The question is, How likely is it that there will be more? Researchers continue to study whether Sandy was a forerunner of similar storms.
"One of the major lessons scientifically is that there could be these configurations of meteorological events that can combine to be very damaging in ways that are surprising," said NASA and Columbia University climatologist Cynthia Rosenzweig, who warned in a 2001 report of the kind of flooding that New York endured from Sandy. She said other cities around the world have learned from New York's Sandy experience and are better preparing for flooding worsened by climate change and rising sea levels.
A September study by NOAA found that sea level rise triggered by global warming is making Sandy-type flooding more likely. For example, the flooding that swamped Sandy Hook, N.J., last year would have been considered a once-in-435-year event in 1950, but it is now a once-in-295-year event. By 2100, it could become a once-in-20-year event, the study said.
In the past century, sea level in the New York region has risen about a foot, two-thirds of it caused by man-made climate change, said Princeton's Oppenheimer.
The result? Fifty thousand people suffered flooding from Sandy that wouldn't have happened if not for global warming, he said.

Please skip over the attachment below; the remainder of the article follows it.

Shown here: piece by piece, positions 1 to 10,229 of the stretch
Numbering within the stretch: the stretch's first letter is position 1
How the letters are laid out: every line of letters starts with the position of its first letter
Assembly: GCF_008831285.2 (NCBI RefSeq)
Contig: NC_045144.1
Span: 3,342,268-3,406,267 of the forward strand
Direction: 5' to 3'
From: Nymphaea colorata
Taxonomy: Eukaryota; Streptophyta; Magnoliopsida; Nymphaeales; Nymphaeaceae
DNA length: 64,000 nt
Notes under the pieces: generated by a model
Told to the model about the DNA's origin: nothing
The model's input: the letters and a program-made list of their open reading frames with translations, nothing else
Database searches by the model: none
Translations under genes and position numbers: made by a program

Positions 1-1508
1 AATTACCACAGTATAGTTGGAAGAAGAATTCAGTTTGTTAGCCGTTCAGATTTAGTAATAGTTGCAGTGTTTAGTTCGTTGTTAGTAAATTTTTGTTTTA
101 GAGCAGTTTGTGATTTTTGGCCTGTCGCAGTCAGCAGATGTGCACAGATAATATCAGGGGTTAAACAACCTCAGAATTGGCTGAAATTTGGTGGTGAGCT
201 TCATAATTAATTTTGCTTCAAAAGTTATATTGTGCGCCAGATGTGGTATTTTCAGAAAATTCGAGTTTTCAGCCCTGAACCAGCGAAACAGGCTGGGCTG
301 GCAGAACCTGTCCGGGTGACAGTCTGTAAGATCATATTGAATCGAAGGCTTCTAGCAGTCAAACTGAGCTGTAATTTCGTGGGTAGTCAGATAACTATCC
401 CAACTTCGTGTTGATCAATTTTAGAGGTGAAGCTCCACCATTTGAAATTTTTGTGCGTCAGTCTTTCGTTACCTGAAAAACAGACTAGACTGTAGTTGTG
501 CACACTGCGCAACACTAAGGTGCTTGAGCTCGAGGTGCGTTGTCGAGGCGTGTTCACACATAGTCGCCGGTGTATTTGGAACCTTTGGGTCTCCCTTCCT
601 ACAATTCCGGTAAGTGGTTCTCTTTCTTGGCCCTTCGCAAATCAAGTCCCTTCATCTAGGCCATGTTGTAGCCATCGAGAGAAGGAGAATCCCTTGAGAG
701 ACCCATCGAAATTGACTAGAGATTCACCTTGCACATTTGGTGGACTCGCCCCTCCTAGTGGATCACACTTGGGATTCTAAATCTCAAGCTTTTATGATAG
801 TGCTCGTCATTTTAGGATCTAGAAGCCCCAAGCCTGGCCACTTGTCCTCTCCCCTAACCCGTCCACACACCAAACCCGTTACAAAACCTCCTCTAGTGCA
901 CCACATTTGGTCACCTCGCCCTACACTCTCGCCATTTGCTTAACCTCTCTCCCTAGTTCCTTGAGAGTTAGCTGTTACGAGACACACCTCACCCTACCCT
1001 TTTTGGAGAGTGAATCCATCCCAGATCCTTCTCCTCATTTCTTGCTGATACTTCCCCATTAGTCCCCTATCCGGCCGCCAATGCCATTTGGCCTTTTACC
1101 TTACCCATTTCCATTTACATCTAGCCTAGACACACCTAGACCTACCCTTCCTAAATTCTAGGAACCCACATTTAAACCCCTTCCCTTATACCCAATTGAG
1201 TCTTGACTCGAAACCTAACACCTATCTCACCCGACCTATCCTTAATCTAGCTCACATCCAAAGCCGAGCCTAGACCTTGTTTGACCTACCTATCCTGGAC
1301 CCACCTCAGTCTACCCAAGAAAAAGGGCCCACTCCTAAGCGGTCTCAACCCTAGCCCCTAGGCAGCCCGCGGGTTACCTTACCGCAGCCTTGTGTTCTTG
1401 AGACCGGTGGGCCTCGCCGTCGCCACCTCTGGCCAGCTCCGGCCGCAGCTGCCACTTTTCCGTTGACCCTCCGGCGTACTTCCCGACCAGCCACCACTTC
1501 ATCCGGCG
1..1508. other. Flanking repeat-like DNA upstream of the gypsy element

Sandy wasn't always a big bully. For several days, this looked like a "kind of boring" hurricane, said NOAA meteorologist Ian Sears, who flew into the storm three times in a hurricane hunter airplane. Then came Friday night, nearly three days before landfall in New Jersey, when the cold front chugging west hooked up with the tropical system steaming north.
It wasn't a marriage of equals.
Sandy "was surrounded and absorbed as much as merged," Franklin said.
Suddenly, everything changed. Sandy wasn't getting its energy from warm water below like a normal hurricane but was being fueled from above. The strongest winds were about 100 miles to the west of the storm's center, something quite un-tropical.
That moment "was absolutely critical," said Jeff Masters, director of meteorology at Weather Underground and a former hurricane hunter meteorologist. "You had a wind field that more than doubled in less than one day. That's a huge amount of power to put in one storm."
Sandy kept growing. Its band of tropical-storm-force wind stretched for a record 1,000 miles, nearly the distance from New York to Orlando. The size was "one of the biggest factors in the unusually large amount of surge in the New Jersey and New York coastline," said Jamie Rhome, the hurricane center's chief for storm surge.